The payment information of patrons who frequented Eataly’s New York City retail location earlier this year may have been compromised by a data breach, the upscale Italian food market company announced late last week.
The company’s website provides details on the “potential security incident,” warning customers who made payment card purchases at the NYC location between Jan. 16 and April 2 to immediately check their bank accounts.
“Based upon an extensive forensic investigation, it appears that criminals unscrupulously hacked our network system and installed a malware designed to capture payment card transaction data,” the company said in a statement.
The company launched its investigation shortly after several employees, who also made purchases at the eatery, reported fraudulent charges on their cards, reported CBS New York.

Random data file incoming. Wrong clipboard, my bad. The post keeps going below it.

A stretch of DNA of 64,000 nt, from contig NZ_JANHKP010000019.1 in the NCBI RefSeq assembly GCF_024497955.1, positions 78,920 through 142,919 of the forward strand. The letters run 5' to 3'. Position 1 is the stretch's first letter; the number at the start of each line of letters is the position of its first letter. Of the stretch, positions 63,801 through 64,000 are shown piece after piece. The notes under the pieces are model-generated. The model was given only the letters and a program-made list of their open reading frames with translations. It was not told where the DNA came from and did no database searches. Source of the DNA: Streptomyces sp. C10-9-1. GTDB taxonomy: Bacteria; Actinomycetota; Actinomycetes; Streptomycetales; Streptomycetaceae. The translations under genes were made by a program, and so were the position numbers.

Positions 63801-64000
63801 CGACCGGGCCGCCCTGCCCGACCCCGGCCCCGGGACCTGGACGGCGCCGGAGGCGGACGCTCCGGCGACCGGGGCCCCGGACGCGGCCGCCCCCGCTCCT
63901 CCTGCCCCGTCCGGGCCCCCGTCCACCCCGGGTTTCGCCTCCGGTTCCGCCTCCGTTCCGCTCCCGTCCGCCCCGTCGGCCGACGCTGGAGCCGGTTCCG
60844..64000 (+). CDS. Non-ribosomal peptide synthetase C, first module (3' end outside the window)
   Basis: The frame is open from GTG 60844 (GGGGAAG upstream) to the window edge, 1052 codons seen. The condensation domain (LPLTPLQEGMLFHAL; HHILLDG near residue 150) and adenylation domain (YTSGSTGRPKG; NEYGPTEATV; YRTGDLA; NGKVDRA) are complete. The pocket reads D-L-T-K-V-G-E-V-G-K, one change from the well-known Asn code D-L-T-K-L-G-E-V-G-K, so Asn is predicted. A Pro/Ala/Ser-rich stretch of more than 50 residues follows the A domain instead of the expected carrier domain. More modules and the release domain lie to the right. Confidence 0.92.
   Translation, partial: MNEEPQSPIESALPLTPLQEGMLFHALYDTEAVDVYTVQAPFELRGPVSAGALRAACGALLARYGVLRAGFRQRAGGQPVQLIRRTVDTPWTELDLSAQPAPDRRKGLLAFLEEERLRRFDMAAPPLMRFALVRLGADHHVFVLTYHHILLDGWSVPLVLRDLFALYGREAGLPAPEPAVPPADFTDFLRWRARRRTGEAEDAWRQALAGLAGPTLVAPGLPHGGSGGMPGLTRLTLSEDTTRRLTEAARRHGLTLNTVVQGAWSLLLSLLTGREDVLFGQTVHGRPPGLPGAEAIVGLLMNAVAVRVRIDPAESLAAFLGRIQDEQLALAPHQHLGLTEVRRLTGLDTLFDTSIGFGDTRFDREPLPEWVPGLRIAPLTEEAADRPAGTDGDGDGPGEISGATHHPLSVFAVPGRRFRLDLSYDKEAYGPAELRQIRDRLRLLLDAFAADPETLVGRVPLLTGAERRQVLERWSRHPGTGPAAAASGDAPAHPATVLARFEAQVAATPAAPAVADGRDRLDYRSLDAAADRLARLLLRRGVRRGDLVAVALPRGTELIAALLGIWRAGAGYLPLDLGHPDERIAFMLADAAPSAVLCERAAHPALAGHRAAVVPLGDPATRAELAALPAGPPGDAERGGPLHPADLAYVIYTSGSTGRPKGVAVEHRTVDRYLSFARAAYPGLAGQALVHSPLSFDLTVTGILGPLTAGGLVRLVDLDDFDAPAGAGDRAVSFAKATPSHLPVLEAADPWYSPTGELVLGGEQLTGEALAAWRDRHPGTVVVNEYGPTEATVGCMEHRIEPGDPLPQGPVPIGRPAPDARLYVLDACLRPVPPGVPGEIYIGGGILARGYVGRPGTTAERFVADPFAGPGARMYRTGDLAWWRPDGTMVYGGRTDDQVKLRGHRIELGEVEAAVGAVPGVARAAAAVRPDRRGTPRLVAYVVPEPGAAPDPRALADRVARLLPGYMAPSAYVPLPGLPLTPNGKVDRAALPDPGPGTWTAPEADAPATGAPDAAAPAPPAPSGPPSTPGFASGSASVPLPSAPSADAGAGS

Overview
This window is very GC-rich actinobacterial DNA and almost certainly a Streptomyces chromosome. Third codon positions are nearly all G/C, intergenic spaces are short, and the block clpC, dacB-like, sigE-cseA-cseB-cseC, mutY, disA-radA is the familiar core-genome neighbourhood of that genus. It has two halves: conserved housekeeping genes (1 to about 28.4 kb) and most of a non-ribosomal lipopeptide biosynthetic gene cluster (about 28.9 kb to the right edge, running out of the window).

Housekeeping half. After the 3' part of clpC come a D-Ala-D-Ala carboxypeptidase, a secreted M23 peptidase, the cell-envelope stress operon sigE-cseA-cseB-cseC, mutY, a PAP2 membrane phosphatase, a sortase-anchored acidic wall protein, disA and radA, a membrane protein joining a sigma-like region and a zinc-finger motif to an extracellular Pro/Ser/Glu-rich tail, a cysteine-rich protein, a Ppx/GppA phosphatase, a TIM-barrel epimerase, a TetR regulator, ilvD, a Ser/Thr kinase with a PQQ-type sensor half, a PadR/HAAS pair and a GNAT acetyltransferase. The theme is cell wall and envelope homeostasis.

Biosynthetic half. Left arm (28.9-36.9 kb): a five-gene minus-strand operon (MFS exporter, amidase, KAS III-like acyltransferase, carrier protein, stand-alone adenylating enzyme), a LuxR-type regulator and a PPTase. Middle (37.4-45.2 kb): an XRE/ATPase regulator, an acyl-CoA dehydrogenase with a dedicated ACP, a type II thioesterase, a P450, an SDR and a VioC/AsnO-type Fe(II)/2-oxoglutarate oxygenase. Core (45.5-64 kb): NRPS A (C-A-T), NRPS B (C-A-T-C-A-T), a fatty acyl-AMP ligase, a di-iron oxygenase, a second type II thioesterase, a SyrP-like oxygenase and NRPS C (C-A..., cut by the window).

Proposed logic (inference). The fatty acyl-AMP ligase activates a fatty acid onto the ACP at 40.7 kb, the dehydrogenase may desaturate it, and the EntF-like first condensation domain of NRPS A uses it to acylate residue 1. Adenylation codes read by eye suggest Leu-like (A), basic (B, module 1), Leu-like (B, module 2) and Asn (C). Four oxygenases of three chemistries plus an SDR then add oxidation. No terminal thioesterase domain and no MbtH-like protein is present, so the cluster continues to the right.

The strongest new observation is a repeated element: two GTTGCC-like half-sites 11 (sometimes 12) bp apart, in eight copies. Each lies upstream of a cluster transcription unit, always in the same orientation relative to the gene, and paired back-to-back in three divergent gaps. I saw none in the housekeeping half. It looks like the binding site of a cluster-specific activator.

The malware has since been removed and Eataly confirmed additional security measures are in place to maintain system security.
“Earning our customers’ trust is our highest priority, and we deeply regret that this incident occurred. We have been working non-stop in an effort to ensure the security of our point-of-sale environment and to protect our guests’ personal information from potential misuse,” the company’s website explained.
According to Eataly’s FAQs regarding the incident, the malware most likely captured the name, card number, card expiration date and the CVV security code of all affected customers. There is no indication the hackers accessed the company’s system at the Eataly New York City restaurant, Eataly’s Chicago location, international locations or its online store.
The retailer said that the incident has since been contained, and said it will offer affected customers one year of complimentary fraud resolution and identify protection services.
“Eataly is working with a third party point-of-sale system provider to ensure that your payment card information is secure throughout the transaction process,” Eataly wrote in a FAQ response. This includes installing encrypted swiping machines, increasing monitoring of the systems, and implementing other system improvements.”
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